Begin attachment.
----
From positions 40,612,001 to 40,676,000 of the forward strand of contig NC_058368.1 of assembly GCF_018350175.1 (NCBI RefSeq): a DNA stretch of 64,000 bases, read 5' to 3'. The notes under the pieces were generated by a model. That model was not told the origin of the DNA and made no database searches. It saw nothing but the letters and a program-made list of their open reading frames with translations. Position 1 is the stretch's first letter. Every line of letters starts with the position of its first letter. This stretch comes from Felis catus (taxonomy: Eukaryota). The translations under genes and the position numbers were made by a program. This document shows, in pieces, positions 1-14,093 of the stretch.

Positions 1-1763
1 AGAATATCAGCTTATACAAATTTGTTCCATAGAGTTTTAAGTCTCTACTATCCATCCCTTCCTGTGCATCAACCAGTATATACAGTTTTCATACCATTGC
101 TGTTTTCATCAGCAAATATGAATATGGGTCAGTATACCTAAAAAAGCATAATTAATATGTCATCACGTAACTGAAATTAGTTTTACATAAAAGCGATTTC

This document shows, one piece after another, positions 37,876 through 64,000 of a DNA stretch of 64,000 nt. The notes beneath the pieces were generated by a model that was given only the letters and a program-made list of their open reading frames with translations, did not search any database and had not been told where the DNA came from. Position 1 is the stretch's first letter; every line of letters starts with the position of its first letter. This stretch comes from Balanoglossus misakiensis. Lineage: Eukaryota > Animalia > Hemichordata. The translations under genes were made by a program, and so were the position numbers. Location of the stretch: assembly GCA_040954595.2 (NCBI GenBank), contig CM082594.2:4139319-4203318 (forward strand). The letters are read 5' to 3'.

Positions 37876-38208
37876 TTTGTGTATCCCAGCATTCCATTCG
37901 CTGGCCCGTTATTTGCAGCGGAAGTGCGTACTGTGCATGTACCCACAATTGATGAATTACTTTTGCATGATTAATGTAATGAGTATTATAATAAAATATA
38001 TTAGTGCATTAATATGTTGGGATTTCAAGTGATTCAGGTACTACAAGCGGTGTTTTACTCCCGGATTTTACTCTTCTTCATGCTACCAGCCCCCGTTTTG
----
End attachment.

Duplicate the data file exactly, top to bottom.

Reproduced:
From positions 40,612,001 to 40,676,000 of the forward strand of contig NC_058368.1 of assembly GCF_018350175.1 (NCBI RefSeq): a DNA stretch of 64,000 bases, read 5' to 3'. The notes under the pieces were generated by a model. That model was not told the origin of the DNA and made no database searches. It saw nothing but the letters and a program-made list of their open reading frames with translations. Position 1 is the stretch's first letter. Every line of letters starts with the position of its first letter. This stretch comes from Felis catus (taxonomy: Eukaryota). The translations under genes and the position numbers were made by a program. This document shows, in pieces, positions 1-14,093 of the stretch.

Positions 1-1763
1 AGAATATCAGCTTATACAAATTTGTTCCATAGAGTTTTAAGTCTCTACTATCCATCCCTTCCTGTGCATCAACCAGTATATACAGTTTTCATACCATTGC
101 TGTTTTCATCAGCAAATATGAATATGGGTCAGTATACCTAAAAAAGCATAATTAATATGTCATCACGTAACTGAAATTAGTTTTACATAAAAGCGATTTC

This document shows, one piece after another, positions 37,876 through 64,000 of a DNA stretch of 64,000 nt. The notes beneath the pieces were generated by a model that was given only the letters and a program-made list of their open reading frames with translations, did not search any database and had not been told where the DNA came from. Position 1 is the stretch's first letter; every line of letters starts with the position of its first letter. This stretch comes from Balanoglossus misakiensis. Lineage: Eukaryota > Animalia > Hemichordata. The translations under genes were made by a program, and so were the position numbers. Location of the stretch: assembly GCA_040954595.2 (NCBI GenBank), contig CM082594.2:4139319-4203318 (forward strand). The letters are read 5' to 3'.

Positions 37876-38208
37876 TTTGTGTATCCCAGCATTCCATTCG
37901 CTGGCCCGTTATTTGCAGCGGAAGTGCGTACTGTGCATGTACCCACAATTGATGAATTACTTTTGCATGATTAATGTAATGAGTATTATAATAAAATATA
38001 TTAGTGCATTAATATGTTGGGATTTCAAGTGATTCAGGTACTACAAGCGGTGTTTTACTCCCGGATTTTACTCTTCTTCATGCTACCAGCCCCCGTTTTG